September is always a very busy month in Ireland and is one which sees the transition from Summer to Autumn. September marks the real beginning of the school year and all that entails ~ uniforms, timetables, homework, chatter with school pals, training in playing fields overhung by autumn tints…..
September in Ireland is also very much associated with harvesting, harvest festivals, the All-Ireland Finals in both football and hurling, the National Ploughing Championships. This year September has also seen the Paralympic Games in which Ireland achieved so highly and the Ryder Cup which is followed by our many, many golfing enthusiasts.
September seems to be a month when people are dashing around, making plans for the remainder of the year. It is also a time when nature is busy and when we see bright summery colours, the dramatic blends of autumn and signs that preparations are already in place for spring.
In this month’s Ireland Calling! Slideshow, my focus is on the world famous Mount Congreve Garden which is about 4 miles up river from Waterford City.
Mount Congreve Garden was established by the late Ambrose Congreve, who died in 2011, at the great age of 104. The Garden is open to the public each Thursday from April to September and this year I was fortunate enough to be able to visit each week in September to savour its beauty. Mount Congreve is a garden that was developed with passion and it is a place that invites us to reflect on what has gone before, what is present, and what is to come.
I invite you to stay awhile and reflect on your September in the gardens that Ambrose Congreve bequeathed to us.
“Light and shade by turn but love always”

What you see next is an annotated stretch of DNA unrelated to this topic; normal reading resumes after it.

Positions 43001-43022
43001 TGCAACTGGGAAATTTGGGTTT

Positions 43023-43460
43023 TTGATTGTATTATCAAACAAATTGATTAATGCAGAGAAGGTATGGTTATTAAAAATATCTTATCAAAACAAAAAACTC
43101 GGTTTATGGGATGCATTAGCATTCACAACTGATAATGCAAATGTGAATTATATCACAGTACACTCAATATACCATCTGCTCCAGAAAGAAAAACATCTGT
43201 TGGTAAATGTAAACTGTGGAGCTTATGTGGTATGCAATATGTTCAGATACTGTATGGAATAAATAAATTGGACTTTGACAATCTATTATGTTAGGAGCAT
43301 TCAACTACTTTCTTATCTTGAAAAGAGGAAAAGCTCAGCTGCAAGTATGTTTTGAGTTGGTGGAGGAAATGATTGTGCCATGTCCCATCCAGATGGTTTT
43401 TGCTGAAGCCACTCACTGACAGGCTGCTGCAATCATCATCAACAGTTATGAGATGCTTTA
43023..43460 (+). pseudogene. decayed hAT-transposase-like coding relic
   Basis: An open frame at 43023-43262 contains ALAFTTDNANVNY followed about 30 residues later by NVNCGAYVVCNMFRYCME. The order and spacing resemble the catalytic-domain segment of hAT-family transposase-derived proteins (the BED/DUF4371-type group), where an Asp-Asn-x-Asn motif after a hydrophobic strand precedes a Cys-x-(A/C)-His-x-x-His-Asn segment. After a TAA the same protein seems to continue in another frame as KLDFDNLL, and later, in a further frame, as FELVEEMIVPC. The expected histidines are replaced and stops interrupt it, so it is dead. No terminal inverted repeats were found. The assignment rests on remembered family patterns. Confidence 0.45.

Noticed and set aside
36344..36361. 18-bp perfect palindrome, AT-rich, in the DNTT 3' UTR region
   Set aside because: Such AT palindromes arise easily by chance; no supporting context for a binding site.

Tramore Beach here in Co. Waterford in the south-east of Ireland is my natural habitat and I know it has a special place in the hearts of people from Tramore as well as the many, many visitors who come here year after year. I hope that the slideshow at the end of this post touches the hearts of those who know the beach as well, if not better than I do, and that it allows people from all across the globe to come walk with me in this glorious, inspirational place which appeals to every sense. The beach is over three miles long and one of the greatest pleasures I know is to head off early in the morning and soak up its natural beauty. There are some delicious choices when walking Tramore Beach: walk up and down the beach itself, even paddling some of the way; take a circular route and absorb the absolute peace of the Back Strand; or have a bit of everything ~ go along the Back Strand for a while, then take a peep at the expanse of the Bay when one reaches ‘the black rocks.’ So many choices, so many landmarks, both personal and collective. Undoubtedly, the main landmarks associated with Tramore Bay are the Metal Man and Brownstown Head. However, can one even think of Tramore Beach without reference to the Prom, the Life Guards Hut, the ‘Baldy Man’ – a towering sandhill, the channel at the end of the beach which looks across at Saleens? All the while, one cannot but be aware of Tramore town which is built above the beach and the further down one goes the more the shape of the town comes into focus. The lovely green space of the Doneraile Walk almost hanging over the cliff with the Coastguard Station at the far end; the two church steeples; the Grand Hotel, the Race Course, the Pier, Newtown Cove …. Tramore Beach has long associations with swimming and surfing, bird life, flowers, and for being a chidren’s paradise – buckets and spades, sandcastles; teams train here; lover’s love, people fish….. The sound of the sea is special too. How magical to fall asleep to the whisper of the sea being carried on the wind, especially on moonlit nights, looking forward to an early morning walk that will show the beach in all her magnificent nakedness. Tramore Beach is ever-changing, with time and tide, but it has a continuity that defines it.